Did you know that around eighty percent of students play on at least one sports team here at the high school, that is over twenty different sports teams compete against nearby schools over the course of the academic year, and that several of the school’s teams have won their division’s state title in recent years?

When a team ends its season with a title or even with a good record, most people recognize its athletes and coaches as the ones who have made them so successful, oftentimes leaving the student managers forgotten. In some instances, people are not even aware that the team has managers. However, it is the behind-the-scenes work that they put in that makes the difference for both the athletes and coaches. 

Clearly, sports play a major role in the lives of many at the high school. What isn’t clear, however, is the amount of time and energy that managers of these teams put in to make these programs as successful as they are. Being a manager for a sports team at the high school is not a job fit for everyone. In addition to devoting time to demanding game schedules, it requires knowledge of the game and a love for the sport. 

“I became a manager for this team because I’ve played basketball in the past and really loved it. The environment is great and it’s just a really fun sport to be involved with in general,” said Lily Martin ’25, one of the girl’s varsity basketball managers. 

Across all sports, student managers have numerous jobs that they have to take care of during games that are crucial for a successful outcome. For sports, such as basketball and hockey, they track the number of shots, where opposing shots are taken from, and the players that score. The students who manage the winter ice hockey teams have an added layer of work, given that away games tend to require long bus rides, and home games are also off campus, about a ten-minute drive away from the school.

Although being a manager for one of the high school’s winter teams requires a level of commitment, it’s clear by the number of students who volunteer that there is a clear love for the sports here.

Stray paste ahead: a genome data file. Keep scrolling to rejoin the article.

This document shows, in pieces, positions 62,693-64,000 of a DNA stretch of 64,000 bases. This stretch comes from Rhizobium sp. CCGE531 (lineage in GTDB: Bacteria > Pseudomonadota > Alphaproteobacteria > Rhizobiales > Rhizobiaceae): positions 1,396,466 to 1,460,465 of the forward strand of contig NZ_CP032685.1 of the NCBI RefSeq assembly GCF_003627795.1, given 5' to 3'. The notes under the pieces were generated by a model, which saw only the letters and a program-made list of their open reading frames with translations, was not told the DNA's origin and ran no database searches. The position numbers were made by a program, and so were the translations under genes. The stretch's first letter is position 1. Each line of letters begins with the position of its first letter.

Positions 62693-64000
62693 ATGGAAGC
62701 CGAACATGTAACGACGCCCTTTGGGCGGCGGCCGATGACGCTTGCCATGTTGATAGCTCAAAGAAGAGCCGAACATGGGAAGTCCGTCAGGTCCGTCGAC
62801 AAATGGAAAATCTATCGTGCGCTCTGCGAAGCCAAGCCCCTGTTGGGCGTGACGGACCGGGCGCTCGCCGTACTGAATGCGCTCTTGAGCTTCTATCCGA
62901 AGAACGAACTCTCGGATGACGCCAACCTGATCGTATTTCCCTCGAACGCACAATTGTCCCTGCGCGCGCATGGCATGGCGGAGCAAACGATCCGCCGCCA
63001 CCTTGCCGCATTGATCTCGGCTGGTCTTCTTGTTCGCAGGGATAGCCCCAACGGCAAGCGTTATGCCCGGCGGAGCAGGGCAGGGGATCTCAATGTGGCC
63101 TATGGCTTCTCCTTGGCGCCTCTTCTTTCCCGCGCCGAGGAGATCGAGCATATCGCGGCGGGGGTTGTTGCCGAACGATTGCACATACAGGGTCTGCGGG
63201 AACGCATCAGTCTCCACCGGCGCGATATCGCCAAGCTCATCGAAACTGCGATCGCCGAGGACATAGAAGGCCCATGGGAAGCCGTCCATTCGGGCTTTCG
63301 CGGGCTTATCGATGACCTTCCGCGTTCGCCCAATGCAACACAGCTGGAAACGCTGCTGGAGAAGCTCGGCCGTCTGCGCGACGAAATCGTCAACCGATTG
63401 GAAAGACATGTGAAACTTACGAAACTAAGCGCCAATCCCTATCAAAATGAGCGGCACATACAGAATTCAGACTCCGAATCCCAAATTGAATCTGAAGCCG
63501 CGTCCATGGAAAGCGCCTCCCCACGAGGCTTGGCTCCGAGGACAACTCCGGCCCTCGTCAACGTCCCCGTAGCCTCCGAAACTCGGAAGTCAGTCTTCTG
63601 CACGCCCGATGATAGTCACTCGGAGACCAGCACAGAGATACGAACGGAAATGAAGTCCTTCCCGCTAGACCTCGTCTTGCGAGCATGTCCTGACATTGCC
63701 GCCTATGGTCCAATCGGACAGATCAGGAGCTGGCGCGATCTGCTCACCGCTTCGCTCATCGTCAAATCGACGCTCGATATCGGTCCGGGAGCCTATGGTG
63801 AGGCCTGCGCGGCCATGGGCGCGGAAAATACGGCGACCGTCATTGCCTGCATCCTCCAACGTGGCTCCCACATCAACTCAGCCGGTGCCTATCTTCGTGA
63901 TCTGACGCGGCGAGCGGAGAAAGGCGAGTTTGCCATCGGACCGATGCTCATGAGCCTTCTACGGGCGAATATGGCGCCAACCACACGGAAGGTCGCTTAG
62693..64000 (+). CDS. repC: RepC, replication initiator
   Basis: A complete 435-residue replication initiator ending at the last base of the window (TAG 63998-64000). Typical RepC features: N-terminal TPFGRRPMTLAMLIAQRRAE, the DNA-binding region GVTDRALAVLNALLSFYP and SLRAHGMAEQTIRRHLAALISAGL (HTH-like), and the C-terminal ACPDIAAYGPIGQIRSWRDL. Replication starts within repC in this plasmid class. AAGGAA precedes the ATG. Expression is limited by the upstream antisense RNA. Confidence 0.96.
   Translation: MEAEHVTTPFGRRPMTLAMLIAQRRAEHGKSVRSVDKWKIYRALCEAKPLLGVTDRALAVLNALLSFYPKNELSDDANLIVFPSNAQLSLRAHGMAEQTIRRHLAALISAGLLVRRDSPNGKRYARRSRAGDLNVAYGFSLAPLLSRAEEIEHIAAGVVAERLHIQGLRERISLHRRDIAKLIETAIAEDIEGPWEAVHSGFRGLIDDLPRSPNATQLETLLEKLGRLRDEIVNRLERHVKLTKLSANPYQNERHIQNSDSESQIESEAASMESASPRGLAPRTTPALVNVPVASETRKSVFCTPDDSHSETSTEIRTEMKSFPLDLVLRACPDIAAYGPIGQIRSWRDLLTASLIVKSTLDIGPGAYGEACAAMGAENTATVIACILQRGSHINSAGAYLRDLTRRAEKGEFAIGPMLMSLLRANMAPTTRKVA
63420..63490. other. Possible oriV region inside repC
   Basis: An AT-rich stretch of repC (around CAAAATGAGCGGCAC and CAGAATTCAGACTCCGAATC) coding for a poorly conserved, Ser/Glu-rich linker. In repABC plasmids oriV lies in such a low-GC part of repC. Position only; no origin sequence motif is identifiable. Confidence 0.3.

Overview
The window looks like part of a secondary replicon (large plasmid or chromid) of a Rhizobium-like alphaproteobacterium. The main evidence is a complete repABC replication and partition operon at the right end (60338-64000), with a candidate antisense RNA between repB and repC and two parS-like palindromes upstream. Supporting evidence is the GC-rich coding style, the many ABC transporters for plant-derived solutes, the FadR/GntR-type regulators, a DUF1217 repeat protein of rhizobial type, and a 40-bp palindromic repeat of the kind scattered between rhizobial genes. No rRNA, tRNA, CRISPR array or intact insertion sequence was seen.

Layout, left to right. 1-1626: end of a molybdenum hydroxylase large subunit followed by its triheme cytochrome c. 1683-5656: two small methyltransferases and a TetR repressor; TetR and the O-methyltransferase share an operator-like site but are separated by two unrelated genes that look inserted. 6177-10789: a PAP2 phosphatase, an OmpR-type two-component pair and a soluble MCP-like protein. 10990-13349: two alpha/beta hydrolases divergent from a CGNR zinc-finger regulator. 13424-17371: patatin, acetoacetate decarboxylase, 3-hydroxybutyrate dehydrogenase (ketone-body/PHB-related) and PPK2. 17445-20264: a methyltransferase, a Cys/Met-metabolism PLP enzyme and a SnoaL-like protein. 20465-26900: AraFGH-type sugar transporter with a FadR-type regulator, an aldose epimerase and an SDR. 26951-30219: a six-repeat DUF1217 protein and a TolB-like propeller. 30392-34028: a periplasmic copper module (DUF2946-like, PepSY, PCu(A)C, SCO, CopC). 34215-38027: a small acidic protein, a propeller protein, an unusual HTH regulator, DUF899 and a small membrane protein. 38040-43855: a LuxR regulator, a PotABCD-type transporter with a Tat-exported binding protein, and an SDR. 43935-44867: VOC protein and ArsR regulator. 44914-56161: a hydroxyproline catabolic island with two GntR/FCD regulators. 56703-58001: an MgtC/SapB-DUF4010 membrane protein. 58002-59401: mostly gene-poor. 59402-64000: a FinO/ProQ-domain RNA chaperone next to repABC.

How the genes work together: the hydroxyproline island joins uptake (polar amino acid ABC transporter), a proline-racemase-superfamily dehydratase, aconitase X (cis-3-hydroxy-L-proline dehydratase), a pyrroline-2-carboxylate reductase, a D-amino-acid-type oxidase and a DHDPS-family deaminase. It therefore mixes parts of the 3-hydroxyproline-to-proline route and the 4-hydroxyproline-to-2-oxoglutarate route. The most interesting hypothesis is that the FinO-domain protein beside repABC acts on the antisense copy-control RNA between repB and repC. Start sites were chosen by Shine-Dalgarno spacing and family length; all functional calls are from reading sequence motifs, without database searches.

“During practices, I meticulously time drills, provide support in executing training exercises, and curate an ambiance conducive to motivation through carefully selected music,” said Andre Ainge ’24, one of the managers for the boys’ varsity basketball team.  Andre’s grandfather played for the Celtics in the Larry Bird era and spent many years as the team’s general manager.

Managing a team at the high school does not only have a positive impact on the team but also allows the managers to grow as individuals and learn more about themselves as people.

“Being a manager has taught me that positivity is extremely important and that being a friend and showing enthusiasm goes a long way,” said Nora Mahban ’25, one of the girls’ varsity basketball managers. 

This year’s managers for the winter season have assisted the teams in a way that led them to be more successful, and the impact they made did not go unnoticed by coaches…

“Our girl’s ice hockey managers were integral to the success of our season. They took important data during games that informed the coaching staff’s in-game feedback to the players. We would adjust our game plan in between periods based on the data,” said Jessica Forshner, one of the assistant coaches for the girls’ varsity ice hockey team.

Their hard work was not only felt by the coaches but also by the athletes themselves.

“The managers for the girl’s track team are extremely dedicated to the program and their hard work has helped us be as successful as we’ve been over the years. One of the main things they do is record times and load them onto athletic.net, which is a very important task as it keeps track of runners’ personal bests. Without their help the program would definitely not be able to run as smoothly,” said Gaia Jacobs ’24, one of the girl’s varsity track captains.

Like Jacobs, other winter athletes believe that the managers become a central part of the program, and many feel that by the end of the season the managers, like the athletes, are members of the team. 

Paige Burke ’24, one of the girl’s varsity ice hockey managers,  would agree. “My favorite part of being a manager is still being able to feel a part of the team without the full-time commitment to the sport.”

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